• Formative assessment (annotated scrapbook) will: (a) develop students’ abilities to identify and critically reflect upon examples of prevailing representations and understandings of money and finance that circulate in the popular media, and to compare/contrast such representations and understandings with that which are offered by the geographical and allied academic literatures; and (b) prepare students for the summative essay assignment by beginning to broaden their research base beyond the secondary literature. Feedback on formative assessment will encourage students to further develop the potential of carefully selected examples from their scrapbook, such that those examples can provide illustrative case studies to be utilised in the essay assignment and by way of summative assessment.
  • Summative assessment (essay assignment) will require: (a) in-depth engagement with competing concepts and theories in the study of geographies of money and finance; and (b) application of concepts/theory to one of the four topic areas studied in order to further analysis and critical reflection on associated social and political issues.

Teaching Methods and Learning Hours

Activity Number Frequency Duration Total/Hours
Lectures 5 Approx bi-weekly 2 hours 10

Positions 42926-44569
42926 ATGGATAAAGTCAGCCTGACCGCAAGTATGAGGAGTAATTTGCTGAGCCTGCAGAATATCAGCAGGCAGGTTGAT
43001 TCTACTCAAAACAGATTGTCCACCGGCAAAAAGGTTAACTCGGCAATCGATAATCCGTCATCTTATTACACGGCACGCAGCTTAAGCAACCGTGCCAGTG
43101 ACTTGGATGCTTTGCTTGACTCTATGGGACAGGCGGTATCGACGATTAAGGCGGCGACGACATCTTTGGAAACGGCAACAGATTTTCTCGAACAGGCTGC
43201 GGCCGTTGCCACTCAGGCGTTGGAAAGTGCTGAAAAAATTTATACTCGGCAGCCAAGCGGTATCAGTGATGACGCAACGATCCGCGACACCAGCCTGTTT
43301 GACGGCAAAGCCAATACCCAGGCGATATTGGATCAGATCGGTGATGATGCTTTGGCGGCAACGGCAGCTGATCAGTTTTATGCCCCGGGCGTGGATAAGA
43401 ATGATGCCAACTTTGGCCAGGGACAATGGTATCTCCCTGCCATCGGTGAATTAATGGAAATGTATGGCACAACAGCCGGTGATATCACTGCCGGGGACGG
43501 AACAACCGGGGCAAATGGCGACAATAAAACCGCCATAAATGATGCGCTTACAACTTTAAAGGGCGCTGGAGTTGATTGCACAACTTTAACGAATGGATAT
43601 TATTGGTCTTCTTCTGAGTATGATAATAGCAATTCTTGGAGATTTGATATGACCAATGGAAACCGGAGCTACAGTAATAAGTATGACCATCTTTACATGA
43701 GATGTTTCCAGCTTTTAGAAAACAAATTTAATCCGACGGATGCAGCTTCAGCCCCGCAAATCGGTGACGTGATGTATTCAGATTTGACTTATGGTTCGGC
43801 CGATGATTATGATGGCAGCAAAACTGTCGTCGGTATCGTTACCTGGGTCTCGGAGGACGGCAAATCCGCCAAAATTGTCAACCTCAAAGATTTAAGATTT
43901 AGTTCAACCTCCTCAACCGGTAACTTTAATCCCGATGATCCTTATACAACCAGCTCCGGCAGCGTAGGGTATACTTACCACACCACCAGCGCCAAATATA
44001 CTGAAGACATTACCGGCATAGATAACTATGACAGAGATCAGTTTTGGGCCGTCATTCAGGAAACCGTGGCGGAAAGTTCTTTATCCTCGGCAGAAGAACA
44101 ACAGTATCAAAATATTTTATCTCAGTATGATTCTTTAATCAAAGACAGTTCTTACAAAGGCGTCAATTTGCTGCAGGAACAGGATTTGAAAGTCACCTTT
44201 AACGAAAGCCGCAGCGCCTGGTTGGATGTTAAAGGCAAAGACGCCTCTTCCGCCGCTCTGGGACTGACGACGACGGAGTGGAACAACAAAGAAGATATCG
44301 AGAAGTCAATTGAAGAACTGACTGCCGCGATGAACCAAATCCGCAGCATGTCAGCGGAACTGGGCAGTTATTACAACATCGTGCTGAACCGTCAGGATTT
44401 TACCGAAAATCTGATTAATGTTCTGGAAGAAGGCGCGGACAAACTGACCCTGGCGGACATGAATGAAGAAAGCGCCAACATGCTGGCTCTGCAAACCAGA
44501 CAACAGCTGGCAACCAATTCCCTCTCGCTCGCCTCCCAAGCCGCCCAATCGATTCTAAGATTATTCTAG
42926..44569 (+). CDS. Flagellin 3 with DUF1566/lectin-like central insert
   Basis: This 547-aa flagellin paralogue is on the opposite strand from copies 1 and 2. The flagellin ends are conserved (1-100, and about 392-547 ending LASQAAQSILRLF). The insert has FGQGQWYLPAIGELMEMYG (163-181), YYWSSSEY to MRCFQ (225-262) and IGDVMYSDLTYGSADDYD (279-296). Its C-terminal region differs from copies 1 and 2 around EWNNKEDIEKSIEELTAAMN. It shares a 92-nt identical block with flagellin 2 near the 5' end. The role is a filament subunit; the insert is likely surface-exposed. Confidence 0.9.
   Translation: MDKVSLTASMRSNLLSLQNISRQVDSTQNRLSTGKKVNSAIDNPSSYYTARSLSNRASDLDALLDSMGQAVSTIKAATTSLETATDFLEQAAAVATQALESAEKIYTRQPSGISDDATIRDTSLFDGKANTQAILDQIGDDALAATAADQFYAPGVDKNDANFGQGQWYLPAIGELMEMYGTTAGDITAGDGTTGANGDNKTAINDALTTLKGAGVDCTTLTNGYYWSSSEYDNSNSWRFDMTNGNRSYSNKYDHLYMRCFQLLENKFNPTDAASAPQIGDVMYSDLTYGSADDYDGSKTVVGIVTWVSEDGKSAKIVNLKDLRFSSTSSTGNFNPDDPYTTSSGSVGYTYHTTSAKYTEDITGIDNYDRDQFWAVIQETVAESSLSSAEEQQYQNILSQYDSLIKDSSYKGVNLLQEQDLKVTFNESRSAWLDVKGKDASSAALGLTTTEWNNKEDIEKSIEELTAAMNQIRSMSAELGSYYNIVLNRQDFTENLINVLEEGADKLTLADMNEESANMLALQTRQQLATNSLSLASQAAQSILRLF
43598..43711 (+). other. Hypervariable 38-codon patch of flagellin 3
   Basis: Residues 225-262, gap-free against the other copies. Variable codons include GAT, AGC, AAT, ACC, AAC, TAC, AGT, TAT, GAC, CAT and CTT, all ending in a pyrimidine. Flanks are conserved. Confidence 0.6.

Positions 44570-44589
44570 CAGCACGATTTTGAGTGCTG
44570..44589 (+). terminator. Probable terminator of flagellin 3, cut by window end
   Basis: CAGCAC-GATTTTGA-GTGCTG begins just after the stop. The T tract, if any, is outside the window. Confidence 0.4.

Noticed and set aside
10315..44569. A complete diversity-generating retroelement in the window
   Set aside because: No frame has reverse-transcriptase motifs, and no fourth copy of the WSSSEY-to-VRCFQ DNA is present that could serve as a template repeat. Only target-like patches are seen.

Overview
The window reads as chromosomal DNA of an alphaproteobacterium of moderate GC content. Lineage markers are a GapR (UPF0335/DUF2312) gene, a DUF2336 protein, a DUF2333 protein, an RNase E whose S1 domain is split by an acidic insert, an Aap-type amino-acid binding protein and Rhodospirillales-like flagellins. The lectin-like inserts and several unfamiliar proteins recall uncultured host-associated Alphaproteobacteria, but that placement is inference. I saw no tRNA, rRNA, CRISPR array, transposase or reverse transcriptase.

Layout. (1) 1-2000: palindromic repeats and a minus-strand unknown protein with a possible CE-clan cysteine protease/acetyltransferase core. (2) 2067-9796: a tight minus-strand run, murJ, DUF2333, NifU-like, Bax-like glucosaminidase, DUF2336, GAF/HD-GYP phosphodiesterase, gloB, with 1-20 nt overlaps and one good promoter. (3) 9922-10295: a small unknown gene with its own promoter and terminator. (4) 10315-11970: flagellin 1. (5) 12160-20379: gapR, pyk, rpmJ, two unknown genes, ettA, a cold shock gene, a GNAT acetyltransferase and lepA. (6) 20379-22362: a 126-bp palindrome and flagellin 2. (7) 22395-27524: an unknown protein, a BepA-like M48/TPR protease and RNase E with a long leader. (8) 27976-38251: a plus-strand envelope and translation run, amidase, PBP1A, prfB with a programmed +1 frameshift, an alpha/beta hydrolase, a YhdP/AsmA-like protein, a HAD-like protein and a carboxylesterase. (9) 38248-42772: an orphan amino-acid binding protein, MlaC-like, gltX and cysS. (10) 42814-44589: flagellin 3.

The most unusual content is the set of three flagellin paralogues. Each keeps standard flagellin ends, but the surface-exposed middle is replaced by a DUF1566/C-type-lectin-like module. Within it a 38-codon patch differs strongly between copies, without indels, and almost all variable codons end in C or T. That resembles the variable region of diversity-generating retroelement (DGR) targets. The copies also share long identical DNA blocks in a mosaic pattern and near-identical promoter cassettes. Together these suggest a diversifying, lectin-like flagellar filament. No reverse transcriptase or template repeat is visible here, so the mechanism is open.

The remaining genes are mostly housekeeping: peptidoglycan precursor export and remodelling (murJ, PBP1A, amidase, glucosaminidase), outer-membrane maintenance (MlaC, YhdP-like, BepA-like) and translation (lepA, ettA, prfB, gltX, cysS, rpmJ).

Workshops 4 Approx bi-weekly 2 hours 8
Tutorials 1 Once 1 hour 1
Preparation and Reading 81
Total 100

Summative Assessment

Component: Essay Component Weighting: 100%
Element Length / duration Element Weighting Resit Opportunity
Essay Max 5 pages A4 100%

Formative Assessment:

Annotated scrapbook: Each student scrapbook will collect together examples (e.g. news stories, speeches, statements, advertisements, blog entries, cartoons, etc.) from contemporary media sources (e.g. newspapers, magazines, websites, television, radio) relevant to at least one of the four topic areas in the geographies of money and finance. Each example will be accompanied by a short note explaining why it is of relevance and interest, and how it might be interpreted through insights taken from conceptual and theoretical literatures studied on the module.


Attendance at all activities marked with this symbol will be monitored. Students who fail to attend these activities, or to complete the summative or formative assessment specified above, will be subject to the procedures defined in the University's General Regulation V, and may be required to leave the University